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The Roofline model is oriented around the interplay between application data locality, data bandwidth, and computational throughput.  Each of these topics are further refined and discussed here.

Arithmetic Intensity

The core parameter behind the Roofline model is Arithmetic Intensity. Arithmetic Intensity is the ratio of total floating-point operations to total data movement (bytes). A BLAS-1 vector-vector increment ( x[i]+=y[i] ) would have a very low arithmetic intensity of 0.0417 (N FLOPS / 24N Bytes) and would be independent of the vector size. Conversely, FFT's perform 5*N*logN flops for a N-point double complex transform. If out of place on a write allocate cache architecture, the transform would move at least 48N bytes. As such, FFT's would have an arithmetic intensity of 0.104*logN and would grow slowly with data size. Unfortunately, cache capacities would limit FFT arithmetic intensity to perhaps 2 flops per byte. Finally, BLAS3 and N-Body Particle-Particle methods would have arithmetic intensity grow very quickly.


Roofline Model

The most basic Roofline model can be used to bound Floating-point performance as a function of machine peak performance, machine peak bandwidth, and arithmetic intensity.

One can visualize the Roofline model by plotting the performance bound (GFlop/s) as a function of Arithmetic Intensity. The resultant curve can be viewed as a performance envelope under which kernel or application performance exists.

Effects of NUMA on Memory Bandwidth

Modern SMPs and GPU-accelerated systems will present non-uniform memory access. Depending on the locality of data and the placement of threads, memory bandwidth can vary dramatically. The following example highlights the impact of first-touch allocation of data in OpenMP on bandwidth. In effect, the resultant lower bandwidth can depress performance for virtually any attainable arithmetic intensity.  



Effects of Cache Behavior on Arithmetic Intensity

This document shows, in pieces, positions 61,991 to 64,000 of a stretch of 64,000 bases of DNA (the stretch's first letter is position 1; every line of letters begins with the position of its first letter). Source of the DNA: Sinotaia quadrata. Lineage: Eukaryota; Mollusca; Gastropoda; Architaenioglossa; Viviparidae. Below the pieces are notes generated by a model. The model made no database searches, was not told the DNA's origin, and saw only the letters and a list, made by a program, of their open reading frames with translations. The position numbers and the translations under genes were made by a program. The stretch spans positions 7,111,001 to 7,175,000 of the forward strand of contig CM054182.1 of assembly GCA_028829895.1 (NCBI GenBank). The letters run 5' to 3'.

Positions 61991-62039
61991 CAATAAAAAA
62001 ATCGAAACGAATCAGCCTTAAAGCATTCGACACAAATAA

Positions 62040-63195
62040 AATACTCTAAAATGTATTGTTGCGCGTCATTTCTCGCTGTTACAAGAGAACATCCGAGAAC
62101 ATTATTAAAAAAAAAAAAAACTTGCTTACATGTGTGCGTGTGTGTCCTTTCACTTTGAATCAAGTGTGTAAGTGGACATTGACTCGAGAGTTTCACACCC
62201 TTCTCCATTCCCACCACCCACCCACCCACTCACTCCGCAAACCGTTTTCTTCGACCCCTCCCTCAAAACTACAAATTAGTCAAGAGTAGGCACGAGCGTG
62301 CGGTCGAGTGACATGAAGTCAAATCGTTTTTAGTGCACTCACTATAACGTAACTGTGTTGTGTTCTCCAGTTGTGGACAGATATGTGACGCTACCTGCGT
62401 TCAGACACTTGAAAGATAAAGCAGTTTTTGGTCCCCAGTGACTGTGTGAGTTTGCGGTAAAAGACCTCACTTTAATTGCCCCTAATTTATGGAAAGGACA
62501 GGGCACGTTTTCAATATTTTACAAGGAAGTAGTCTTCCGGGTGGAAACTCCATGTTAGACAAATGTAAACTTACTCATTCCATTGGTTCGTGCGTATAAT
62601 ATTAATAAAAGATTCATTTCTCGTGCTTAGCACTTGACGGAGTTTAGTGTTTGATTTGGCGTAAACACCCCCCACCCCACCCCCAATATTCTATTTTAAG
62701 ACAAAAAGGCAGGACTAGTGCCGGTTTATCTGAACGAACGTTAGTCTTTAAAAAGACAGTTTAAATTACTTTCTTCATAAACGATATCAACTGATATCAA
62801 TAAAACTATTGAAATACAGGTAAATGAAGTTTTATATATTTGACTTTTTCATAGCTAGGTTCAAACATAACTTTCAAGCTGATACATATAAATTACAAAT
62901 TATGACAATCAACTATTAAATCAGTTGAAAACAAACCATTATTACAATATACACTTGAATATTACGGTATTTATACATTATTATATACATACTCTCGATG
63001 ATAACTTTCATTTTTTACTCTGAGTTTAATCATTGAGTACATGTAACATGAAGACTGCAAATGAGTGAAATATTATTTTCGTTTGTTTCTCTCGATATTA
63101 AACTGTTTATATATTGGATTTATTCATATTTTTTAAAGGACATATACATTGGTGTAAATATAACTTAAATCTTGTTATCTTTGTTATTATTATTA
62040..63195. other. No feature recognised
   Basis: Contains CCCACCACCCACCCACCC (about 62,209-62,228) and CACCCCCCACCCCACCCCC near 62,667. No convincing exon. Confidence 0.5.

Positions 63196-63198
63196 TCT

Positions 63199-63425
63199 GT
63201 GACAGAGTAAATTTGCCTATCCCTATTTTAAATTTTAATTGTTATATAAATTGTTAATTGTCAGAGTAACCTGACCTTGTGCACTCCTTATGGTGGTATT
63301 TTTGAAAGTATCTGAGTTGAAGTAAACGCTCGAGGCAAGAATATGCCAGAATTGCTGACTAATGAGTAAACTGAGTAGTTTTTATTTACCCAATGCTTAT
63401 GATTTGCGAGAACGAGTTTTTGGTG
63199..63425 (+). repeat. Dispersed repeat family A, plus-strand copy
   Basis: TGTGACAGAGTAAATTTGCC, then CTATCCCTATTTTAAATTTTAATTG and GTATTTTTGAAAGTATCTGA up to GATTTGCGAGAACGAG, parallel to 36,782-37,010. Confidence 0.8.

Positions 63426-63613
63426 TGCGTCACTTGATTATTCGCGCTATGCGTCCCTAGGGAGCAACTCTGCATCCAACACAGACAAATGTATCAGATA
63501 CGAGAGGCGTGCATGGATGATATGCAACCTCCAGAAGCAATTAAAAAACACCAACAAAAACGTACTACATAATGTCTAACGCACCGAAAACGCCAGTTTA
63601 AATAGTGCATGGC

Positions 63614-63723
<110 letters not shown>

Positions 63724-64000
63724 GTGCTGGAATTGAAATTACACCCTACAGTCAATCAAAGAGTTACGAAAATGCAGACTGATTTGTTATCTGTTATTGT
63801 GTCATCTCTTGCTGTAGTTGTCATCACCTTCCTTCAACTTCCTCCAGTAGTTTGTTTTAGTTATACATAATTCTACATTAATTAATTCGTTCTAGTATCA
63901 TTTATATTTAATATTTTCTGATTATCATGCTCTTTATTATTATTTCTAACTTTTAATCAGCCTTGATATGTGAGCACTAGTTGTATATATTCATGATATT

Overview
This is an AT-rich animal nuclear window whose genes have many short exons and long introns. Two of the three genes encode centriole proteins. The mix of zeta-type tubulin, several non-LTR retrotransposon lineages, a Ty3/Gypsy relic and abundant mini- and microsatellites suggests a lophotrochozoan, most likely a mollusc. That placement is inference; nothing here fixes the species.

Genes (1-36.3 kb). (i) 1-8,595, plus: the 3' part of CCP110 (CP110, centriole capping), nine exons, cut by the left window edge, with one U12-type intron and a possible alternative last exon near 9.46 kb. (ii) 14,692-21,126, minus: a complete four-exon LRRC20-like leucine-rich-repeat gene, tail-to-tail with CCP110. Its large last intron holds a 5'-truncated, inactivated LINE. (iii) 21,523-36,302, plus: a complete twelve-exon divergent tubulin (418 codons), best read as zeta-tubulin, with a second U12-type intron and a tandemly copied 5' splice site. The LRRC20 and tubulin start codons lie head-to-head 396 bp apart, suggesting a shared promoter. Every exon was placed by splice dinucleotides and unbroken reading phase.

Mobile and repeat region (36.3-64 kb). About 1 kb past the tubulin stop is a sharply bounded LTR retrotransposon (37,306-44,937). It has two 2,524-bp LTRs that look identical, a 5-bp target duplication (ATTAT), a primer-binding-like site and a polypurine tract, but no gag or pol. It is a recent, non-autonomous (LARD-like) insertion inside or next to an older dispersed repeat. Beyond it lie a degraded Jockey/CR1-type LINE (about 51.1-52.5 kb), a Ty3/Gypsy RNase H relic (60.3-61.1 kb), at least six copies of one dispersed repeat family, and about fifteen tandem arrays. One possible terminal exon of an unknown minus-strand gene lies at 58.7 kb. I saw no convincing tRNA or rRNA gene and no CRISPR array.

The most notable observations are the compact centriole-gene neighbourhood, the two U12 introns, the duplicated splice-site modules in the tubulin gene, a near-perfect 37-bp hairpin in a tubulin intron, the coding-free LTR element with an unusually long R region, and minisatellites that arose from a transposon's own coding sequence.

The Roofline model requires an estimate of total data movement. On cache-based architectures, the 3C's cache model highlights the fact that there can be more than simply compulsory data movement. Cache capacity and conflict misses can increase data movement and reduce arithmetic intensity. Similarly, superfluous cache write-allocations can result in a doubling of data movement. The vector initialization operation x[i]=0.0 demands one write allocate and one write back per cache line touched. The write allocate is superfluous as all elements of that cache line are to be overwritten. Unfortunately, the presence of hardware stream prefetchers can make it very difficult to quantify how much beyond compulsory data movement actually occurred.



Instruction-Level Parallelism and Performance

Modern processor architectures are deeply pipelined. Although this can increase frequency and peak performance, it does increase the latency of various instructions. In order to avoid bubbles in the pipeline and attain peak performance, the programmer and compiler must collaborate and ensure independent instructions are issued in sequence (instruction-level parallelism). A lack of ILP can depress performance on sufficiently compute-intensive kernels. Conversely, on memory-intensive operations, a lack of ILP may not impede performance. The example below highlights this in a contrived summation example in which partial sums are constructed and summed at the conclusion of the loop.  



Data-Level Parallelism and Performance

Data-level parallelism (vectorization, SIMDization, etc...) has become a very attractive approach to maximizing performance and energy efficiency. Unfortunately, attainable performance is highly dependent on the compiler or programmer's ability to exploit these instructions. For high arithmetic intensity, a lack of efficient SIMDization can depress performance. However, for low arithmetic intensities, the impact on performance may be negligible.  



Run Time vs Arithmetic Intensity

Rather than viewing Roofline as performance as a function of arithmetic intensity, one can use the model to understand the relationship between run time and arithmetic intensity. To do so, one must use the data set sizes convert performance (per element) into run time for all elements. In the example below, we show that run time is independent of the degree of the polynomial until one reaches the machine balance. Beyond that point, time to solution should increase linearly with the degree of the polynomial. Researchers should view this as an opportunity. One can change the algorithm (e.g., move to a high-order method and attain better error) without affecting run time.